Canon G1 X Mark II vs Leica M10
The Canon PowerShot G1 X Mark II and the Leica M10 (Typ 3656) are two enthusiast cameras that were officially introduced, respectively, in February 2014 and January 2017. The G1X Mark II is a fixed lens compact, while the M10 is a rangefinder-style mirrorless. The cameras are based on an 1.5-inch (G1X Mark II) and a full frame (M10) sensor. The Canon has a resolution of 13 megapixels, whereas the Leica provides 23.8 MP.
Below is an overview of the main specs of the two cameras as a starting point for the comparison.
|Canon G1 X Mark II||Leica M10|
|Fixed lens compact camera||Rangefinder camera|
|24-120mm f/2.0-3.9||Leica M mount lenses|
|13 MP, 1.5" Sensor||23.8 MP, Full Frame Sensor|
|1080/30p Video||no Video|
|ISO 100-12800||ISO 100-50000|
|Viewfinder optional||Optical viewfinder|
|3.0" LCD, 1040k dots||3.0" LCD, 1037k dots|
|Tilting touchscreen||Fixed screen (not touch-sensitive)|
|5.2 shutter flaps per second||5 shutter flaps per second|
|Not weather sealed||Weathersealed body|
|240 shots per battery charge||210 shots per battery charge|
|116 x 74 x 66 mm, 553 g||139 x 80 x 39 mm, 660 g|
Going beyond this snapshot of core features and characteristics, what are the differences between the Canon PowerShot G1 X Mark II and the Leica M10 (Typ 3656)? Which one should you buy? Read on to find out how these two cameras compare with respect to their body size, their imaging sensors, their shooting features, their input-output connections, and their reception by expert reviewers.
The physical size and weight of the Canon G1 X Mark II and the Leica M10 are illustrated in the side-by-side display below. The two cameras are presented according to their relative size. Three consecutive perspectives from the front, the top, and the back are available. All width, height and depth dimensions are rounded to the nearest millimeter.
The M10 can be obtained in two different colors (black, silver), while the G1X Mark II is only available in black.
If the front view area (width x height) of the cameras is taken as an aggregate measure of their size, the Leica M10 is notably larger (30 percent) than the Canon G1 X Mark II. It is noteworthy in this context that the M10 is splash and dust-proof, while the G1X Mark II does not feature any corresponding weather-sealing.
The above size and weight comparisons are to some extent incomplete and possibly misleading, as the G1X Mark II has a lens built in, whereas the M10 is an interchangeable lens camera that requires a separate lens. Attaching the latter will add extra weight and bulk to the setup. You can compare the optics available for the M10 and their specifications in the Leica M Lens Catalog.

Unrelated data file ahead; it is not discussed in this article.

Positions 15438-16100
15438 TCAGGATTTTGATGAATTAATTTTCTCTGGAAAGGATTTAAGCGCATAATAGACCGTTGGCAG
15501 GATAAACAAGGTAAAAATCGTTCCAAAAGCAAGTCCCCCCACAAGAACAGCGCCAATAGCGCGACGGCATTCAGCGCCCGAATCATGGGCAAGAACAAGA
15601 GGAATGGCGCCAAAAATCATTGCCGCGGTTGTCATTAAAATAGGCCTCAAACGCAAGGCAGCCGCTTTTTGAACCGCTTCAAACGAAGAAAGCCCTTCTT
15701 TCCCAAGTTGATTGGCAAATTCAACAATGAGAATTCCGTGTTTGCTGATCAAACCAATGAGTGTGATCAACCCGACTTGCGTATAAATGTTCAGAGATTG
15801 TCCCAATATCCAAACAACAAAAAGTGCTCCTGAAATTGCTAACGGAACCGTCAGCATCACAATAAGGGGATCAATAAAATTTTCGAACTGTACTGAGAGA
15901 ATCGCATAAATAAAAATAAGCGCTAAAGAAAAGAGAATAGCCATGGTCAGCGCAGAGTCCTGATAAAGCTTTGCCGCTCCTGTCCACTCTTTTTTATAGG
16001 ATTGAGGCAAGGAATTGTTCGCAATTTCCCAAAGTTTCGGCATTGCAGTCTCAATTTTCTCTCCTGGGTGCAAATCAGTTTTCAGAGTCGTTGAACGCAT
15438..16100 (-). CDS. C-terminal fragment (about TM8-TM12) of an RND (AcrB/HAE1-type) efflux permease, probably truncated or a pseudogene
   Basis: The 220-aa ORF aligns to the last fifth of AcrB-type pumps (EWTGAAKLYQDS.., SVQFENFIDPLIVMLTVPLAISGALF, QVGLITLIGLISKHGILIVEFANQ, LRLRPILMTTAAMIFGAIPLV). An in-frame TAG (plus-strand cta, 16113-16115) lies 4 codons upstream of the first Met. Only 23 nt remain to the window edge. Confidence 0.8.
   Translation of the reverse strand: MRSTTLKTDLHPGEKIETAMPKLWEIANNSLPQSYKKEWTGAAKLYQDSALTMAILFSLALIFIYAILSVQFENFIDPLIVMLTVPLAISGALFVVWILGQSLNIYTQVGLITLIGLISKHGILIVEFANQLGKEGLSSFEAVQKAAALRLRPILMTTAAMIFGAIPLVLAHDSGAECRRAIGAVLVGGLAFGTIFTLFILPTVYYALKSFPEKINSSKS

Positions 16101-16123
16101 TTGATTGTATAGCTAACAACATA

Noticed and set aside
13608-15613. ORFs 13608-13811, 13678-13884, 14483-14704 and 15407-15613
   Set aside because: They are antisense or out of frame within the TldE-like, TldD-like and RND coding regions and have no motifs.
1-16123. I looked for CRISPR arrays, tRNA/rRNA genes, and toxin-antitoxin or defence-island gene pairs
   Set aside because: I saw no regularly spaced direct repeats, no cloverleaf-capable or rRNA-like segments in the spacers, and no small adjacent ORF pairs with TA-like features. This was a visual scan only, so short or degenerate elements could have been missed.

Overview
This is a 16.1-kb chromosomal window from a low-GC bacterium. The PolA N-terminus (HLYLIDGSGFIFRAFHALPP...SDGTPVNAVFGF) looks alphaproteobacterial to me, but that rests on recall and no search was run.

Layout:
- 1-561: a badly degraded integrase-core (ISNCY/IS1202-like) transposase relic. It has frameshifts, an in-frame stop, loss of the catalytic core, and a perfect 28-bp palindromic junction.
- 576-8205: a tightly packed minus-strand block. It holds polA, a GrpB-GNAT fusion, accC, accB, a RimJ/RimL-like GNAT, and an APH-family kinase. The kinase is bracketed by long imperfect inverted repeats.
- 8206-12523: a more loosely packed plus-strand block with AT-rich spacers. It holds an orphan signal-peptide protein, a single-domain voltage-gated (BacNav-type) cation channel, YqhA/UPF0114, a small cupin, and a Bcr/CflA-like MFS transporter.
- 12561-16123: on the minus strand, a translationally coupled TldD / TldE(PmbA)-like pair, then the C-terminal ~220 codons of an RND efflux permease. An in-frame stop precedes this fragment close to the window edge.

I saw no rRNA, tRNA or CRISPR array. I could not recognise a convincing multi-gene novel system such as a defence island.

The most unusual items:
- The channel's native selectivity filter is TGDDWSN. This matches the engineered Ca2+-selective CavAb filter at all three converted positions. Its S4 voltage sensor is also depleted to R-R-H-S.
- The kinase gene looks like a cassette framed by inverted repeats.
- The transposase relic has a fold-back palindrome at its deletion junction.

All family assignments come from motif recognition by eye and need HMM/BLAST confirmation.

The table below summarizes the key physical specs of the two cameras alongside a broader set of comparators. If you would like to visualize and compare a different camera combination, just use the right or left arrows in the table to switch to the respective camera. Alternatively, you can also navigate to the CAM-parator app and make your selection from the full list of cameras there.
|Canon G1 X Mark II»||4.6 in||2.9 in||2.6 in||19.5 oz||240||n||Feb 2014||799||Canon G1 X Mark II|
|Leica M10«||5.5 in||3.1 in||1.5 in||23.3 oz||210||Y||Jan 2017||6,595||Leica M10|
|Canon T6i« »||5.2 in||4.0 in||3.1 in||19.6 oz||440||n||Feb 2015||749||-||Canon T6i|
|Canon T6s« »||5.2 in||4.0 in||3.1 in||19.9 oz||440||n||Feb 2015||649||-||Canon T6s|
|Canon XC10« »||4.9 in||4.0 in||4.8 in||36.7 oz||..||n||Apr 2015||2,499||-||Canon XC10|
|Canon SX60« »||5.0 in||3.7 in||4.5 in||22.9 oz||340||n||Sep 2014||549||-||Canon SX60|
|Canon G16« »||4.3 in||3.0 in||1.6 in||12.6 oz||360||n||Aug 2013||549||Canon G16|
|Canon S120« »||3.9 in||2.3 in||1.1 in||7.7 oz||230||n||Aug 2013||449||-||Canon S120|
|Canon G1 X« »||4.6 in||3.2 in||2.6 in||18.8 oz||250||n||Jan 2012||799||-||Canon G1 X|
|Canon T1i« »||5.1 in||3.9 in||2.4 in||18.3 oz||400||n||Mar 2009||799||-||Canon T1i|
|Canon XSi« »||5.1 in||3.9 in||2.4 in||18.5 oz||500||n||Jan 2008||799||-||Canon XSi|
|Leica M-E Typ 240« »||5.5 in||3.1 in||1.7 in||24.0 oz||..||Y||Jun 2019||3,999||Leica M-E Typ 240|
|Leica M10-P« »||5.5 in||3.1 in||1.5 in||23.3 oz||210||Y||Aug 2018||7,995||Leica M10-P|
|Leica M Typ 262« »||5.5 in||3.1 in||1.7 in||24.0 oz||..||Y||Nov 2015||5,195||-||Leica M Typ 262|
|Leica Q Typ 116« »||5.1 in||3.1 in||3.7 in||22.6 oz||300||n||Jun 2015||4,249||-||Leica Q Typ 116|
|Leica M Typ 240« »||5.5 in||3.1 in||1.7 in||24.0 oz||..||Y||Sep 2012||6,950||-||Leica M Typ 240|
|Panasonic LX100« »||4.5 in||2.6 in||2.2 in||13.9 oz||300||n||Sep 2014||899||Panasonic LX100|
|Note: Measurements and pricing do not include easily detachable parts, such as interchangeable lenses or optional viewfinders.|